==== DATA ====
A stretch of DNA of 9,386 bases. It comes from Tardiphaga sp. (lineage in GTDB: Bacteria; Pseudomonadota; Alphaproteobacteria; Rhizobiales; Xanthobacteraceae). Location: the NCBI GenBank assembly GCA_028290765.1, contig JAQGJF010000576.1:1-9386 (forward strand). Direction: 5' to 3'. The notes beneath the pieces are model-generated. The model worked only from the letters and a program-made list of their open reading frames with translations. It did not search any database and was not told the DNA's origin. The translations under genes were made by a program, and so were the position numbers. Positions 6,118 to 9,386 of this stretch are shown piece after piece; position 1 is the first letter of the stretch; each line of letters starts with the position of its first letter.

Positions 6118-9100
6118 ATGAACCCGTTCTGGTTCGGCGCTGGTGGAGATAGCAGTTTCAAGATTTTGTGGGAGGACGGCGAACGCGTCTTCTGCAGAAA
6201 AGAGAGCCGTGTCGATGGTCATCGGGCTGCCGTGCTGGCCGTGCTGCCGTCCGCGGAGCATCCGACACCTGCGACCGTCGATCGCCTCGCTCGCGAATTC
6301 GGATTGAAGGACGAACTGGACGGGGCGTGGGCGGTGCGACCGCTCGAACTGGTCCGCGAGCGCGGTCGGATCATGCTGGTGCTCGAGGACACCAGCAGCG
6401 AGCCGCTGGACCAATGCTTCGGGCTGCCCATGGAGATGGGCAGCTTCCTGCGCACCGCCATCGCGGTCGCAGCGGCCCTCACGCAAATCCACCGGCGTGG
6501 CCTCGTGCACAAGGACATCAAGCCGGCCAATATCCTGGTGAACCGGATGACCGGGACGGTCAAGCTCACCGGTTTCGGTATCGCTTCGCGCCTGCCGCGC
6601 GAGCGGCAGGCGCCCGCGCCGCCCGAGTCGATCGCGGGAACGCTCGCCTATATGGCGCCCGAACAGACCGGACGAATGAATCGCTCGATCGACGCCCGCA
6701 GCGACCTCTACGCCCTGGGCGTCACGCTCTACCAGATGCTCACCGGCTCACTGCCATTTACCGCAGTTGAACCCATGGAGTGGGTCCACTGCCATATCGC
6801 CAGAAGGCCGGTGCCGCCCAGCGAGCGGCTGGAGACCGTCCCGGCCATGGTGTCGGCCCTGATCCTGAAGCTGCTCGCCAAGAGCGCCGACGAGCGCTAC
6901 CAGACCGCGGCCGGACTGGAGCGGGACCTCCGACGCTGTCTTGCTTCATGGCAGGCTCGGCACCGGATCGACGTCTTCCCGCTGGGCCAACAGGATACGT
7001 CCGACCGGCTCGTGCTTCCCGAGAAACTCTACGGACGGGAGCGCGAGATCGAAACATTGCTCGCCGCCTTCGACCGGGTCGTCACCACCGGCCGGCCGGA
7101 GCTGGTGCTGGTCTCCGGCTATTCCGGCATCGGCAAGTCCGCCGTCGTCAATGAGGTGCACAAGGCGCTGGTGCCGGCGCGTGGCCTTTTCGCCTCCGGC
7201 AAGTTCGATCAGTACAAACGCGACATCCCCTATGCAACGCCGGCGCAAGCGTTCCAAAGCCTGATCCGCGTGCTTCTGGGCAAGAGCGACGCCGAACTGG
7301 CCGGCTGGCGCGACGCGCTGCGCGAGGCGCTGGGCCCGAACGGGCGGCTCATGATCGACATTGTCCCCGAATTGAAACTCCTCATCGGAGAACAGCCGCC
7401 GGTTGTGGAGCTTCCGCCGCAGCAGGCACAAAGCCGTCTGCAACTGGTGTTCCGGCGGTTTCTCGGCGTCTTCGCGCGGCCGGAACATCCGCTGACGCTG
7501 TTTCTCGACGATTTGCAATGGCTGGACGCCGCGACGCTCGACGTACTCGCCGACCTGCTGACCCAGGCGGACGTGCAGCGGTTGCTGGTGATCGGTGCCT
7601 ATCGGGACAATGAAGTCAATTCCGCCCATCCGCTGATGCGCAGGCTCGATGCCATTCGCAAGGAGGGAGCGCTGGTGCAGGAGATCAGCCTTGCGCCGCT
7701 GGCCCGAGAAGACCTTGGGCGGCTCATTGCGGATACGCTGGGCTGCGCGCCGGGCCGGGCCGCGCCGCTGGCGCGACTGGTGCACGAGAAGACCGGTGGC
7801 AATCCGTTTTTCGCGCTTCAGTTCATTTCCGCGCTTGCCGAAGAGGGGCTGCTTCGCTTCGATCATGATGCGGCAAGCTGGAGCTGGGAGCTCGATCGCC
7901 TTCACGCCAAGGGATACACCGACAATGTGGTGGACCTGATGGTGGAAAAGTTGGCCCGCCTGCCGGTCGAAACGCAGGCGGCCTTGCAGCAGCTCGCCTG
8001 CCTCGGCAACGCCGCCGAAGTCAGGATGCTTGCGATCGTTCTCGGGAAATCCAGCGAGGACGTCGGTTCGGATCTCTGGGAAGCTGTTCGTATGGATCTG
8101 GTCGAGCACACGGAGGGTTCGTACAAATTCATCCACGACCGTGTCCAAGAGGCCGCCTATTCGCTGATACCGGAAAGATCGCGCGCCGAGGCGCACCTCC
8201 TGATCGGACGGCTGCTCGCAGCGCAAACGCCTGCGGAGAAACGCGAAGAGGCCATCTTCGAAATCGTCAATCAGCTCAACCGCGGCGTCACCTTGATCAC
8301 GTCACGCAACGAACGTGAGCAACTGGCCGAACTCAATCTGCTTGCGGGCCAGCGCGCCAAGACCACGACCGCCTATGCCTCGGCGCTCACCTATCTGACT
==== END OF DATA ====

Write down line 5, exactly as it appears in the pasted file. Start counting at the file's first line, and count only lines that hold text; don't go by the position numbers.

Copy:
6301 GGATTGAAGGACGAACTGGACGGGGCGTGGGCGGTGCGACCGCTCGAACTGGTCCGCGAGCGCGGTCGGATCATGCTGGTGCTCGAGGACACCAGCAGCG